Wolf Trap – Act I – Habeas Corpus – Scene 1 – Limited Federal Jurisdiction

Wolf Trap – Act I – Habeas Corpus
Scene 1 – Limited Federal Jurisdiction

please-do-not-enter-without-Constitutional Authority

Gary Hunt
Outpost of Freedom
May 22, 2015

Setting the Scene: This Act is a series of scenes that will lead up to the events, the paper chase, that are going on in Montana, in an effort to persuade the Court to recognize that rights of William wolf and the limitations of federal authority, as conceived by the Founders. It will provide an understanding of what was, why it was, and what happened to deceive us into believing that it no longer existed. It will conclude with the ongoing effort to restore the proper relationship between the federal government and us.

* * *

From my early school years, I heard explanations pertaining to Habeas Corpus, the “Sacred Writ”. It could be used to remove you from unlawful detention; it could be written on a scrap of paper to be served; it could be served, on your behalf, by anyone who wanted to assist you in being removed from unlawful detention, and, perhaps even more. It was championed as fundamental to our liberty. However, little more was said of it, and it remained only as a mental symbol of something that, though not well explained, was one of the most important inclusions in the Constitution. So important that it was not included in the Bill of Rights, rather, it was part of that first venture into the creation of the new government that we have, today, the Constitution.

Understanding that circumstances might warrant the suspension of that “Sacred Writ”, the power to do so was left solely to the Legislative Branch of the government, and only “in Cases of Rebellion or Invasion the public Safety may require it.”

Interestingly, this fits nicely within that portion of the Fourth Amendment that states that you have a right “to be informed of the nature and cause of the accusation” against you. But, what do “nature” and “cause” mean? So, we will visit the language of the Founders; from Webster’s 1828 Dictionary, we find that “nature” is a noun, and that the appropriate definition is, ” The essence, essential qualities or attributes of a thing, which constitute it; what it is”. So, nature is the element (essence) from which the charges are brought. The “cause” is, quite simply, that which brings it about — the act.

So, the “cause” is the act that brings about the charges, and the nature is the source from which the law acquires its authority. And, in any act, for which a “cause” is brought by the federal government, it must also have a source of authority, that being only, and limited to, the Constitution. The Constitution provides for both authority of enactment of laws and limitations upon the jurisdiction within which it can apply those laws and impose penalties, if convicted of the act.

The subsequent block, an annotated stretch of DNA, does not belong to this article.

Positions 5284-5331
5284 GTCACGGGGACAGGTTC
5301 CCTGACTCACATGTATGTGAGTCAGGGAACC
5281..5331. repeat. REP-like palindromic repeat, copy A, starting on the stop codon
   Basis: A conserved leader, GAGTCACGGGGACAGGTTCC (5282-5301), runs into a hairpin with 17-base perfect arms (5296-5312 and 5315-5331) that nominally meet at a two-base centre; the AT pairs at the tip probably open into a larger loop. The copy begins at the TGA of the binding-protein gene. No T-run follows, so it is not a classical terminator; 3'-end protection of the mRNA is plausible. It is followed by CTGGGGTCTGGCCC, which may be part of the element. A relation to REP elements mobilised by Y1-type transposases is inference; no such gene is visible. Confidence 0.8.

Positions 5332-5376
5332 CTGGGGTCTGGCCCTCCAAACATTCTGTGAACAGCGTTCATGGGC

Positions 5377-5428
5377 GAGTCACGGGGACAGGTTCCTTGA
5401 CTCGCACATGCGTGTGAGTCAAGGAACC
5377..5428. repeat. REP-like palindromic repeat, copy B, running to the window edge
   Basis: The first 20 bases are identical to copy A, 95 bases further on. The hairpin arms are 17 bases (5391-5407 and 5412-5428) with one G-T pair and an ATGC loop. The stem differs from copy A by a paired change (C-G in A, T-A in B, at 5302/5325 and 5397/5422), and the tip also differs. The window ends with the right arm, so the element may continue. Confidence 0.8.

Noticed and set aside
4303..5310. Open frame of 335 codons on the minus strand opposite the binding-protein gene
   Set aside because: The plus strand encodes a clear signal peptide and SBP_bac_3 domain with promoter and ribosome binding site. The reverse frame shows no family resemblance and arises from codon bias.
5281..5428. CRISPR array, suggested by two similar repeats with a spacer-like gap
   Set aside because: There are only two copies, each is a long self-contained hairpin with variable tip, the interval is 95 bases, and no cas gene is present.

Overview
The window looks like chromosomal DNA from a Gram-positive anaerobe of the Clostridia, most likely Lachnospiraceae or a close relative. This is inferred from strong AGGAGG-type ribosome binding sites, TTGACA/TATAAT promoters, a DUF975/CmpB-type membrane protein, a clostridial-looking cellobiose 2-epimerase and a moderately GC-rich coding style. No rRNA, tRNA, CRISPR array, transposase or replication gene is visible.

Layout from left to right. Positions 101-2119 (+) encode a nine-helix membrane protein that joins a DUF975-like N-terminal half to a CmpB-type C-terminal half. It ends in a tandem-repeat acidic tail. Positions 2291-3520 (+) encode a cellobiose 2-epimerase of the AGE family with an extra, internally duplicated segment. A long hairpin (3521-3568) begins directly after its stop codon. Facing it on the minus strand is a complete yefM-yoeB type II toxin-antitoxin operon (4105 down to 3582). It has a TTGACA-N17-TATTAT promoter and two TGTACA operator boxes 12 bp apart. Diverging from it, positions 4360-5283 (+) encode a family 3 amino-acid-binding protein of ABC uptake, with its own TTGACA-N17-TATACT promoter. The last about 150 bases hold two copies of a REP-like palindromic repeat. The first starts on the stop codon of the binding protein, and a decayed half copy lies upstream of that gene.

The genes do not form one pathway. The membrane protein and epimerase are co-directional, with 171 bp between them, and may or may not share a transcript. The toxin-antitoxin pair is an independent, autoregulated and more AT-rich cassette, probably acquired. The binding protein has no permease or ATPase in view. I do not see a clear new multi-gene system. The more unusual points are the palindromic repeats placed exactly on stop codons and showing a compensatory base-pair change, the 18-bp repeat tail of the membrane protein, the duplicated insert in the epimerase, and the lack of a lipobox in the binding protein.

After all, we know that the Constitution was written to set limits upon the government that was created by that document. They granted to that government so created, both powers and authorities, and they imposed limitations upon it.

Most cases that go to the United States Supreme Court are based upon certiorari; that is to see if there were irregularities, or errors, at trial in the inferior court. These writs deal solely with whether the applicable laws, or standards of justice (due process), were properly applied. The decisions in such cases often have the appearance of creating not only detailed instruction as to interpretation of a law, rule, or regulation, but also often they go beyond that written law, serving to extend the authority of such law beyond that was intended by the Congress, when it was enacted. This, however, is based upon the presumption that it if a law is enacted by, or under the authority (rules and regulations), of Congress, it must be constitutional in its enactment.

What is does not do, at least in recent years, is question whether the law, even if constitutionally enacted, is imposed where the constitutional limitations preclude its applicability, i.e. jurisdiction.

Before we proceed further, perhaps understanding what a “writ” is, and what it is not, is necessary for perspective. It is not a court case, nor a lawsuit, nor a criminal prosecution against a person. Quite simply, it is “a form of written command in the name of a court or other legal authority to act, or abstain from acting, in some way.”

Limited federal Jurisdiction

Under Article I, § 8, clause 17, Congress has “exclusive legislative jurisdiction”. Under Article IV, § 3, clause 2, Congress may “make all needed Rules and Regulations”, with the caveat, “respecting the Territory or other Property belonging to the United States.” So, under these authorities, many ‘laws” are enacted that apply only to the extent that jurisdiction also applies. A good example of this is a law enacted in 1825 that gave the government the authority to punish “certain crimes against the United States”. We’ll let the act speak for itself: